We read and review for the love and joy of books.
Genre:M/M Sci Fi
Panaceas rarely are.
Sequel story to DESERT WORLD ALLEGIANCES. Livre is an abandoned terraforming colony, on the brink of death as resources run out. Promised supplies stopped early and the settlers were stranded as the worlds around them fell into war. Now they learn that the war is over.
Shan, the ex-priest now machinist is slated as a delegate. He demurs, but when forced pushes his lover Temar forward as an additional candidate. Temar is recovering from his past, which was major component of the first book in the series. All the characters are moving forward leaving behind the depravity and deception.
The negotiations turn out to be more complex and the stakes higher than Shan imagined when he volunteered to go. He and Temar are forced to utilize subterfuge, bluff, and bravado to get what they want out of the trade deals.
What I enjoyed was the character development continued with the action, in fact the action was a catalyst. The relationship between Shan and Temar evolves in spite of all the challenges they face and they both come out of it stronger people.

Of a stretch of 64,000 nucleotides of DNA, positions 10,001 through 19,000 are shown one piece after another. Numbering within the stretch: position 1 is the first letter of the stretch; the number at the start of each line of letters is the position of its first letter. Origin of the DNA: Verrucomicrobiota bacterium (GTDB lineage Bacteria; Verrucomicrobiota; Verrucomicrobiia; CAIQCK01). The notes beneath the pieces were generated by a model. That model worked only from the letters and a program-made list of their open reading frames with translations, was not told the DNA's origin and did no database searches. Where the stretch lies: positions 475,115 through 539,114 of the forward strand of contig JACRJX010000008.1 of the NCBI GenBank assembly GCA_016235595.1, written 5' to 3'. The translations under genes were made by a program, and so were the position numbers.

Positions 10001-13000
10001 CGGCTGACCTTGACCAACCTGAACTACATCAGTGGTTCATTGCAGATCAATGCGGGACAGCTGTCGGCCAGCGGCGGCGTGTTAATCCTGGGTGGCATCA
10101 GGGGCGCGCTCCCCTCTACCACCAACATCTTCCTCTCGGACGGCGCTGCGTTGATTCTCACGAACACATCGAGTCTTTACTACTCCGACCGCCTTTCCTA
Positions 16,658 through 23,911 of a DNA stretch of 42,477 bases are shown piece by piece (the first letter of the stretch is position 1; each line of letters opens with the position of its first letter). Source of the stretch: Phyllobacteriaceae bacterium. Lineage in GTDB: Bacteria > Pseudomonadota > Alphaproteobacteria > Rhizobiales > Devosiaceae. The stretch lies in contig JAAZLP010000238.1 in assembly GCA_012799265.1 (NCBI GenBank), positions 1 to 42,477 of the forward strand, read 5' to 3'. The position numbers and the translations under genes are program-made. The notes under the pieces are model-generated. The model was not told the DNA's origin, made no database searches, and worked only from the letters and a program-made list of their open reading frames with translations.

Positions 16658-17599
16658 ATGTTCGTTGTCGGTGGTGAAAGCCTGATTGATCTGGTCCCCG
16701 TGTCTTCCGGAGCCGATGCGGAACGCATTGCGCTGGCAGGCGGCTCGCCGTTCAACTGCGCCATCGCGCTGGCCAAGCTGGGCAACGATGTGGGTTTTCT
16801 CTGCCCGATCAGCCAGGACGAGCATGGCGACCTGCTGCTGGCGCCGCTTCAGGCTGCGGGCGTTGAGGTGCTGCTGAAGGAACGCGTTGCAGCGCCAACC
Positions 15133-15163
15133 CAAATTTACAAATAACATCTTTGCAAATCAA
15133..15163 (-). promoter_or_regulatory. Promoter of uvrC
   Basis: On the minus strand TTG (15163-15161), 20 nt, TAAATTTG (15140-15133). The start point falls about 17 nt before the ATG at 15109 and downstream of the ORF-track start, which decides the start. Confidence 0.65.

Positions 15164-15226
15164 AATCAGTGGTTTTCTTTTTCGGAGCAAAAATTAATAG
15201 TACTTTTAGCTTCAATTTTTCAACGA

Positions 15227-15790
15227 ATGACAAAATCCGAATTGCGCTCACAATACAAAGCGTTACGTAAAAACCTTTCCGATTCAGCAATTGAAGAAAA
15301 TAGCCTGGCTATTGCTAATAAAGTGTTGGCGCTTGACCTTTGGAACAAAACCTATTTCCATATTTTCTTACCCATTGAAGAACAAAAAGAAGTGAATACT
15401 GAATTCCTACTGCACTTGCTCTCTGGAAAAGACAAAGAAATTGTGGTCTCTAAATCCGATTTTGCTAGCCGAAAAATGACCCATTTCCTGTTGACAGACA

The Christian theology that composes a major conflict point in the negotiations while an interesting interpretation made me uncomfortable at times. I guess I'd hope that in the far future that something as divisive as our formal religions would be abandoned for something more logic based. Shan's viewpoint is the middle one between the extremes of near atheist versus radicalism in the other trade parties.
The underlying thread of resilience and hidden strength that one would expect of frontier people was well done here. I actually didn't read the first book prior to this and I understood the ongoing plot lines fine. I wasn't impeded by not having read it. That said, now I'm really interested to read the first book and the subsequent one to see what did and will eventually happen. The third book has not yet been released at the time of this review.
Overall, pioneering science fiction story that reminds me of Herbert's Dune in some aspects.
"We all sin, and some of us more than others, but the important thing is to forgive ourselves first and to forgive others second.”